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One of my favorite things about the recent Go 1.16 release is a small — but very welcome — addition to the flag package: the flag.Func() function. This makes it much easier to define and use custom command-line flags in your application.
For example, if you want to parse a flag like --pause=10s directly into a time.Duration type, or parse --urls="http://example.com http://example.org" directly into a string slice, then previously you had two options. You could either create a custom type to implement the flag.Value interface, or use a third-party package like pflag.
But now the flag.Func() function gives you a simple and lightweight alternative. In this short post we're going to take a look at a few examples of how you can use it in your own code.
Parsing custom flag types
To demonstrate how this works, let's start with the two examples I gave above and create a sample application which accepts a list of URLs and then prints them out with a pause between them. Similar to this:
To make this work, we'll need to do two things:
Convert the --pause flag value from a 'human-readable' string like 200ms, 5s or 10m into a native Go time.Duration type. We can do this using the time.ParseDuration() function.
Split the values in the --urls flag into a slice, so we can loop through them. The strings.Fields function is a good fit for this task.
We can use those together with flag.Func() like so:
If you try to run this application, you should find that the flags are parsed and work just like you would expect. For example:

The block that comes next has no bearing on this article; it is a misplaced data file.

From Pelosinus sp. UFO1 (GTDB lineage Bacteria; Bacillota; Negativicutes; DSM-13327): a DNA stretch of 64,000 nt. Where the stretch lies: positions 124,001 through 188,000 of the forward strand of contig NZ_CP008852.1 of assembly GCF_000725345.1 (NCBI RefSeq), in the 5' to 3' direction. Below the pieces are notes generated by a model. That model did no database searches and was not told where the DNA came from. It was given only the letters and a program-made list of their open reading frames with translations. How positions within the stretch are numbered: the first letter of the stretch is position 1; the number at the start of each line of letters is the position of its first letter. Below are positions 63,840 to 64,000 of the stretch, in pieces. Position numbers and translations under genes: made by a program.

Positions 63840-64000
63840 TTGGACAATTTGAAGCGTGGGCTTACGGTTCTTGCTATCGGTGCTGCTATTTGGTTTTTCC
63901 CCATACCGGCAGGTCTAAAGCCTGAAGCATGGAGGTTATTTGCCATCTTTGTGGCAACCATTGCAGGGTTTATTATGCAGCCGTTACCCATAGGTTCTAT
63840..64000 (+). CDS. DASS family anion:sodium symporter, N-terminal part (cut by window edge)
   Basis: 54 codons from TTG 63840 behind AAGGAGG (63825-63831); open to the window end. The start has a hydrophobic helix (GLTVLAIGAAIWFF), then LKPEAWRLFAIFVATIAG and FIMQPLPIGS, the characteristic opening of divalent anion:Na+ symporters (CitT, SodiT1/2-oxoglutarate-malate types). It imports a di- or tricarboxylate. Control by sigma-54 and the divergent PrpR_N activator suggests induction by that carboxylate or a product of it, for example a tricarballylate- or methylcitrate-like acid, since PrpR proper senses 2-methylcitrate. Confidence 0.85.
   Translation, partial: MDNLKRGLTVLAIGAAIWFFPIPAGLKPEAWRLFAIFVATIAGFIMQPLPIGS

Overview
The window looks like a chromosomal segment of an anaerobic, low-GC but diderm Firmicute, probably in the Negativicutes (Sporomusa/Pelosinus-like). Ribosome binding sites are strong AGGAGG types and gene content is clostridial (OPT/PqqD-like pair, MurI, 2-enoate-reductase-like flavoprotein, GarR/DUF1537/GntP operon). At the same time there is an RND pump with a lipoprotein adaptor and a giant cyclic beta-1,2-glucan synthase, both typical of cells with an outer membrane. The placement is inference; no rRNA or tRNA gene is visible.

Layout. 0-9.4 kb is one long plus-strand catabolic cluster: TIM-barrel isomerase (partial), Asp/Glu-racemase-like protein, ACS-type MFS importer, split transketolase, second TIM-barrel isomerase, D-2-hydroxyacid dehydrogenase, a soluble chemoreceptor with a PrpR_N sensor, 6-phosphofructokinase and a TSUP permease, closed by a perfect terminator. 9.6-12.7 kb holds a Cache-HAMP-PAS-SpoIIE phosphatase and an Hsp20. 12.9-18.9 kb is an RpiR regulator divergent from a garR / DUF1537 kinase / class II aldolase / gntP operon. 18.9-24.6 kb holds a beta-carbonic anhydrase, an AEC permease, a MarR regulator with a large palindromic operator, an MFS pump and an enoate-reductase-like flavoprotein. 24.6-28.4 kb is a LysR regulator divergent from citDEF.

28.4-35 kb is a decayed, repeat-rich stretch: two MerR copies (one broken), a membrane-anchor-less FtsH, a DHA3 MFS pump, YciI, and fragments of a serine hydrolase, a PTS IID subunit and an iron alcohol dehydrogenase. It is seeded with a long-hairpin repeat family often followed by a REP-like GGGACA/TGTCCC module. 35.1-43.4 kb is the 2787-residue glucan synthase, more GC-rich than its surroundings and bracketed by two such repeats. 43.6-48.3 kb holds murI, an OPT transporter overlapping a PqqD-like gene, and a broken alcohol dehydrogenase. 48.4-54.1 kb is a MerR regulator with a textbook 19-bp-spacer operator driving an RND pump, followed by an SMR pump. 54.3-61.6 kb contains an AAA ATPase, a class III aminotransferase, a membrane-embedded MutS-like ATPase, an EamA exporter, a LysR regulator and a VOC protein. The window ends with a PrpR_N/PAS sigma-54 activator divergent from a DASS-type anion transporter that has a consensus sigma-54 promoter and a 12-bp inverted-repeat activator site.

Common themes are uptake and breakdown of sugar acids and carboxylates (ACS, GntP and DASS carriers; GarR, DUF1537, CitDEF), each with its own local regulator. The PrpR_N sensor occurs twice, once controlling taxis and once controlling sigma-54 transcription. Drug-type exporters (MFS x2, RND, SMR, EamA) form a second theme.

Whereas if you provide an invalid flag value that triggers an error in one of the flag.Func() functions, Go will automatically display the corresponding error message and exit. For example:
It's really important to point out here that if a flag isn't provided, the corresponding flag.Func() function will not be called at all. This means that you cannot set a default value inside a flag.Func() function, so trying to do something like this won't work:
On the plus side though, there are no restrictions on the code that can be contained in a flag.Func() function, so if you want, you could get even fancier with this and parse the URLs into a *url.URL slice instead of a string. Like so:
Validating flag values
The flag.Func() function also opens up some new opportunities for validating input data from command-line flags. For example, let's say that your application has an --environment flag and you want to restrict the possible values to development, staging or production.
To do that, you can implement a flag.Func() function similar to this:
Making reusable helpers
If you find yourself repeating the same code in your flag.Func() functions, or the logic is getting too complex, it's possible to break it out into a reusable helper. For example, we could rewrite the example above to process our --environment flag via a generic enumFlag() function, like so: